Tim Herrera   The safe space of service journalism

Almar Latour   Thanks, #fakenews

Sydette Harry   Facing journalism’s history

Rubina Madan Fillion   Snapchat grows up

Erin Millar   The bottom falls out of Canadian media

Margarita Noriega   From pinning tweets to tweeting pins

Elizabeth Jensen   Trust depends on the details

Bill Adair   The year of the fact-checking bot

Ole Reißmann   Un-faking the news

Ray Soto   VR moves from experiments to immersion

Mira Lowe   News literacy, bias, and “Hamilton”

Richard J. Tofel   The country doesn’t trust us — but they do believe us

Matt Karolian   AI improves publishing

Ryan McCarthy   Platforms grow up or grow more toxic

Dan Gillmor   Fix the demand side of news too

Amy O'Leary   Not just covering communities, reaching them

Vivian Schiller   Tested like never before

Carla Zanoni   Prioritizing emotional health

Mark Armstrong   Time to pay up

M. Scott Havens   Quality advertising to pair with quality content

Mandy Velez   The audience is the source and the story

Scott Dodd   Nonprofits team up for impact

Juliette De Maeyer and Dominique Trudel   A rebirth of populist journalism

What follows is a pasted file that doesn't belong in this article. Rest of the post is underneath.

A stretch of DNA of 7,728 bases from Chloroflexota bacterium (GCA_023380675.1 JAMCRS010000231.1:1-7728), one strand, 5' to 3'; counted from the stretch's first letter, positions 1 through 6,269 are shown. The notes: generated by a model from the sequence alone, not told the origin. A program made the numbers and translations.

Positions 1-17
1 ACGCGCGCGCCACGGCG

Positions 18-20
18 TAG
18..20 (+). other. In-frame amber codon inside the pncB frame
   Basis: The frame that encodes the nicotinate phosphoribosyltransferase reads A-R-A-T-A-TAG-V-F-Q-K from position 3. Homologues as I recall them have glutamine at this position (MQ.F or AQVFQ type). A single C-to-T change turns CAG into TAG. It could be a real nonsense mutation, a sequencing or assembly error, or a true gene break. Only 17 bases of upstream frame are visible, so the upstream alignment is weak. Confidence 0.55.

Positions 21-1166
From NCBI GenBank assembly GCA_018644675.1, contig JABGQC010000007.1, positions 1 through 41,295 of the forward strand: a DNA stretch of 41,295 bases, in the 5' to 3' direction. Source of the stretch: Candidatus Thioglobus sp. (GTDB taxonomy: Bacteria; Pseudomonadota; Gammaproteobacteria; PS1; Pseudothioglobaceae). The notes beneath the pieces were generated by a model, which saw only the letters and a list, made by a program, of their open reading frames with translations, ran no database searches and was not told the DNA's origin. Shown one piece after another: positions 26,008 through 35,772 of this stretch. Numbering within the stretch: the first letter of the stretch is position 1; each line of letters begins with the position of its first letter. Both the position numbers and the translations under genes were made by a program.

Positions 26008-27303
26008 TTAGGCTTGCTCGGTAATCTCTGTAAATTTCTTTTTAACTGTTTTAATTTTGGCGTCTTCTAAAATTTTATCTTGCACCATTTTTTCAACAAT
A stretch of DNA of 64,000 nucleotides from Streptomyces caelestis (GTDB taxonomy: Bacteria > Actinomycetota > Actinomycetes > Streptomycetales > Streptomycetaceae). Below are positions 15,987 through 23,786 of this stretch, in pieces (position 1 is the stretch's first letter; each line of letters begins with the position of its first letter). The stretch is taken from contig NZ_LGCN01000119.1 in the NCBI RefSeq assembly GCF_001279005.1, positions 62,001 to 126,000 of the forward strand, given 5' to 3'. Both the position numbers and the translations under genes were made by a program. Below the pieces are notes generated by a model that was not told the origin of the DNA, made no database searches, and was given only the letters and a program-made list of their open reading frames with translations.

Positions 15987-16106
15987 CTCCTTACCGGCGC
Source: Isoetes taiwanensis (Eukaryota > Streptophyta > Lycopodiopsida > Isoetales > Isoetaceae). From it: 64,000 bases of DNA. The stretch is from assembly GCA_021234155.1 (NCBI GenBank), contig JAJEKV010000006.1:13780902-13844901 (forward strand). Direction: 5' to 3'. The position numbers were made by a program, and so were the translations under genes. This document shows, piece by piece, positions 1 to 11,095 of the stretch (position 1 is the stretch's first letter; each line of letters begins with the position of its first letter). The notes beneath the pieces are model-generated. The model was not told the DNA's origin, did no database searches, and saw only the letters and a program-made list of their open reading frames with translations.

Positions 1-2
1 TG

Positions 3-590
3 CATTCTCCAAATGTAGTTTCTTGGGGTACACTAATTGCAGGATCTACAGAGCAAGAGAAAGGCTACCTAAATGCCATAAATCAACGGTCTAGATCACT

Mary Meehan   Feeling blue in a red state

Adam Thomas   The coming collaboration across Europe

Doris Truong   Connecting with diverse perspectives

Mario Garcia   Virtual reality on mobile leaps forward

Carrie Brown-Smith   We won’t do enough

Maria Bustillos   “It’s true — I saw it on Facebook”

Robert Hernandez   History will exclude you, again

Zizi Papacharissi   Distracted journalism looks in the mirror

David Chavern   Fake news gets solved

Taylor Lorenz   “Selfie journalism” becomes a thing

Tim Griggs   The year we stop taking sides

Samantha Barry   Messaging apps go mainstream

Christopher Meighan   Unlocking a deeper mobile experience

Aja Bogdanoff   Comments start pulling their weight

Anita Zielina   The sales funnel reaches (and changes) the newsroom

An Xiao Mina   2017 is for the attention innovators

Mary Walter-Brown   Getting comfortable asking for money